When a plaintiff recovers less than the jurisdictional threshold for limited civil cases, which is set at $25,000 – the court has discretion to deny fees outright, or to award only limited fees.  (Cal. Civ. Proc. Code § 1033.)  This rule applies even where a statute expressly provides for fee shifting.  (See Chavez v. City of Los Angeles (2010) 47 Cal.4th 970, 986-87 [reversing and upholding trial court’s ruling denying plaintiff any fees where plaintiff recovered only $11,500 in unlimited civil case].)  Section 1033 applies where “the plaintiff did not bring the action as a limited civil case and thus did not take advantage of the cost- and time-saving advantages of limited civil case procedures.”  (Id. at p. 982).  If a plaintiff only proves limited damages at trial or in arbitration, this rule can shield defendants from being liable of potentially hundreds of thousands of dollars for fees incurred by plaintiff’s counsel.

You may recall from your college business law class of the “American rule” regarding attorney’s fees: generally in the United States each side is responsible to their own attorney’s fees, and unlike other countries, the loser does not have to pay the other party’s attorney’s fees. Employers can basically ignore this general rule in employment litigation under California law. I debated about writing this article because once a lawsuit is filed, employers don’t have any control over what claims and damages the plaintiff will assert, so why would employers need to understand when they have exposure to a current or former employee’s attorney’s fees in litigation? However, employers need to understand the underlying liability of potential claims, the motivations behind those claims, and the major part of many employment law claims can be attorney’s fees. And as shown below, the California legislature has used the award of attorney’s fees to shift the risk in many actions against employers, and it is a concept that employers need to understand to address liability and litigation strategies. Here are five California employment related statutes that can expose employers to a plaintiff’s attorney’s fees:

1. Minimum wage/unpaid overtime claims. Labor Code section 1194, provides attorneys fees for plaintiffs who recover damages for minimum wage or overtime violations:

Notwithstanding any agreement to work for a lesser wage, any employee receiving less than the legal minimum wage or the legal overtime compensation applicable to the employee is entitled to recover in a civil action … reasonable attorney’s fees, and costs of suit.

2. Unsuccessful appeal of Labor Commissioner Claim. In order to discourage appeals from Labor Commissioner rulings, California Labor Code section 98.2(c) requires the court “shall” awards costs and reasonably attorney’s fees to the other party. This section permits the employee to obtain fees on an unsuccessful appeal by the employer, or to the employer who prevails on an unsuccessful appeal by employee. The catch for employers however, is that Labor Code section 98.2(c) provides that the employee is “successful” and therefore entitled to attorney’s fees “if the court awards an amount greater than zero.” Yes, even if the employee receives $1, they are successful in the appeal, and are entitled to their attorney’s fees. Therefore, employers have a huge disincentive in appealing Labor Commissioner rulings.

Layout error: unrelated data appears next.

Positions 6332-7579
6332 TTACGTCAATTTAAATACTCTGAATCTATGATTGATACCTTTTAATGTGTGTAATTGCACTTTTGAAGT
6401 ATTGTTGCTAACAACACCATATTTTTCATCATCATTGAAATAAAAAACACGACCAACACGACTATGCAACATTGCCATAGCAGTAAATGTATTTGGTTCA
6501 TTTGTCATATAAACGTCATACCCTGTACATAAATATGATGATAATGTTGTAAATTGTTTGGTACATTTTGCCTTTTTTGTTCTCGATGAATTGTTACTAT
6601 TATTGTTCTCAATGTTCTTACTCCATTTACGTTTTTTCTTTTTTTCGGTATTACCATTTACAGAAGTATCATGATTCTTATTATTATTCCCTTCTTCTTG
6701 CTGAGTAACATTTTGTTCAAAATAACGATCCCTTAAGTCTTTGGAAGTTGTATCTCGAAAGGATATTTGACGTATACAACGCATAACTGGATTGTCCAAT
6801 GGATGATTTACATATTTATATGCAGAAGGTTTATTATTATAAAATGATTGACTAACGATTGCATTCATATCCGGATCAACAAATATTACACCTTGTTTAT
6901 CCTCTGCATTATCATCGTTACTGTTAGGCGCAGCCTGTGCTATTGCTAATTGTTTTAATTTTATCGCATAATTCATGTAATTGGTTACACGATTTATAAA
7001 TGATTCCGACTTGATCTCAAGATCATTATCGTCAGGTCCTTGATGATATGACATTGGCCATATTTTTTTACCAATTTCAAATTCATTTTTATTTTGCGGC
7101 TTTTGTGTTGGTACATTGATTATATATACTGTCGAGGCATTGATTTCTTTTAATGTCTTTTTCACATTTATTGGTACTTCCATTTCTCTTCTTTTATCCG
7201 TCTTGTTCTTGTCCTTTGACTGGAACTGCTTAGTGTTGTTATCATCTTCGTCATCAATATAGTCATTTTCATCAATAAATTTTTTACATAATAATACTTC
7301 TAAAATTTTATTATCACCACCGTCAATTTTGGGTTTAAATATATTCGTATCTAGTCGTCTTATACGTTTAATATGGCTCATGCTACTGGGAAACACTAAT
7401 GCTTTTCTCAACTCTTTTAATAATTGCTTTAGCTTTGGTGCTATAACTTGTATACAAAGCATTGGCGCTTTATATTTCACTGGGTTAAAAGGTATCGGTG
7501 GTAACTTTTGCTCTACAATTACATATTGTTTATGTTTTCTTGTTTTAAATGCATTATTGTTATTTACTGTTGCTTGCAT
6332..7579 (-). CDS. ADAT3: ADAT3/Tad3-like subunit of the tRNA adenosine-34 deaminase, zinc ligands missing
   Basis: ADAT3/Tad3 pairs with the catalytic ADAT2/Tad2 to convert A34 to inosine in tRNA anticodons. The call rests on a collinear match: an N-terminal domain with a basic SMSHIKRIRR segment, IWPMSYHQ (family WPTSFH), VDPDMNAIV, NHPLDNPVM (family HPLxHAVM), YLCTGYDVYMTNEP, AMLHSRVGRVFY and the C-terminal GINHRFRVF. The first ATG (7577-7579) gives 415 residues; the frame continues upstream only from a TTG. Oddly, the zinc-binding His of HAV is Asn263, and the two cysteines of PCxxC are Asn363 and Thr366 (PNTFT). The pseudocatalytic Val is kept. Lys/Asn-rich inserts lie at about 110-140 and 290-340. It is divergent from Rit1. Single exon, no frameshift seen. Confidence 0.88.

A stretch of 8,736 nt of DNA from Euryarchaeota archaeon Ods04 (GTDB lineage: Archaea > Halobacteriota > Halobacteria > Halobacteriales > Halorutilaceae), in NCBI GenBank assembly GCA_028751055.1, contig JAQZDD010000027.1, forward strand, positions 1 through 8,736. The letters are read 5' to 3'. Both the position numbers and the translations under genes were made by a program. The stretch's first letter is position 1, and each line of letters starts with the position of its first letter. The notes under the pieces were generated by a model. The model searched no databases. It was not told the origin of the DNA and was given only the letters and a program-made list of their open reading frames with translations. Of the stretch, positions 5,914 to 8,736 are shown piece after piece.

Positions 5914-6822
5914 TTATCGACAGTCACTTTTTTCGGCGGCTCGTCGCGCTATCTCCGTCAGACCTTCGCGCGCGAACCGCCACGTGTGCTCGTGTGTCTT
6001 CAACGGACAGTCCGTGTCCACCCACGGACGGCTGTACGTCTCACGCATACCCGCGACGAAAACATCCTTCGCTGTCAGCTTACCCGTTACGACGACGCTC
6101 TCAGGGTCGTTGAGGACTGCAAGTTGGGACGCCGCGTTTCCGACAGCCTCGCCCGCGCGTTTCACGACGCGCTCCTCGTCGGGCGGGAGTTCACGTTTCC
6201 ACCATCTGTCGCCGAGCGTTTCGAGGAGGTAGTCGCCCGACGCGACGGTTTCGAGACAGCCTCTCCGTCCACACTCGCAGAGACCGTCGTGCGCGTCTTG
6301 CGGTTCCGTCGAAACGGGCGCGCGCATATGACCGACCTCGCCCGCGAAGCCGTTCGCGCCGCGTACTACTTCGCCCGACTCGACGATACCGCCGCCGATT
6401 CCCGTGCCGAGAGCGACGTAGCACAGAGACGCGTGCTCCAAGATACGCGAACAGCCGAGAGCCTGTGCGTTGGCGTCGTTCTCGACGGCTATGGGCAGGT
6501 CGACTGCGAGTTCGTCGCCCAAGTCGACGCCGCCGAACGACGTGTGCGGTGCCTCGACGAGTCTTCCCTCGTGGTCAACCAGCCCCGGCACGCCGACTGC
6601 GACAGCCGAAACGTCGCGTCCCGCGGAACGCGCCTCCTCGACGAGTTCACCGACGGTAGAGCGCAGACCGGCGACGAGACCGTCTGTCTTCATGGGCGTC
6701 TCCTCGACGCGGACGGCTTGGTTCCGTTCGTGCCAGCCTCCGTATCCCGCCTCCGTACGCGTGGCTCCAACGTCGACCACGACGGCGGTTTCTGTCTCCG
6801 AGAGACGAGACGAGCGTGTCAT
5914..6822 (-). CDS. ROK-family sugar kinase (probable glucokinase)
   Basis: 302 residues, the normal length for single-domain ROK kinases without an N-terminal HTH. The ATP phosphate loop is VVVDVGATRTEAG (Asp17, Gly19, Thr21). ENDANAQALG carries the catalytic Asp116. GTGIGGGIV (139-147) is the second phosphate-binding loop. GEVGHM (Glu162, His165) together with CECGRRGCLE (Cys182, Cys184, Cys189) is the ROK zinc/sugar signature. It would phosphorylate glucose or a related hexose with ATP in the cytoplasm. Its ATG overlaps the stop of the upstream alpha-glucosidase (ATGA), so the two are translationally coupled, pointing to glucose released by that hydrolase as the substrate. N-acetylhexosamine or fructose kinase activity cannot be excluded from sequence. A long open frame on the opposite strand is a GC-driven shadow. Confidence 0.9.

3. Expense reimbursement claims Labor Code section 2802 provides that employers must pay for and reimburse employees for “all necessary expenditures or losses incurred by the employee in direct consequence” of the employee’s job. Therefore, items like mileage reimbursement, even personal cell phone expenses, or other out-of-pocket expenditures employees make while performing their job must be reimbursed by the employer. Labor Code section 2802(c) provides that the employee is entitled to “attorney’s fees incurred by the employee enforcing the rights granted by this section.”

4. Private Attorney General Act (PAGA) claims Plaintiff’s counsel bringing a PAGA claim can seeks attorney’s fees under this statute as well. See Labor Code section 2699(g). Plaintiffs’ attorneys also claims fees under California Code of Civil Procedure section 1021.5, which permits them to recover fees if the case “resulted in the enforcement of an important right affecting the public interest” if certain requirements are satisfied.

5. California’s Fair Employment and Housing Act (FEHA) The Fair Employment and Housing Act (FEHA) prohibits harassment and discrimination in employment based on protected categories and/or retaliation for protesting illegal discrimination related to one of these categories. “In civil actions brought under [FEHA], the court, in its discretion, may award to the prevailing party . . . reasonable attorney’s fees and costs, including expert witness fees.” (Gov. Code, § 12965, subd. (b).) Under FEHA, the fee shifting provision goes both ways, to the plaintiff but also potentially the employer. Courts have discretion to award the defendant employer attorney’s fees and costs as the prevailing party in cases where plaintiff’s claim is deemed unreasonable, frivolous, meritless or vexatious. As a California court recently explained:

Despite its discretionary language, however, the statute applies only if the plaintiff’s lawsuit is deemed unreasonable, frivolous, meritless, or vexatious. . . . ‘ “[M]eritless” is to be understood as meaning groundless or without foundation, rather than simply that the plaintiff has ultimately lost his case . . . .’

Robert v. Stanford University, 224 Cal.App4th 67 (2014).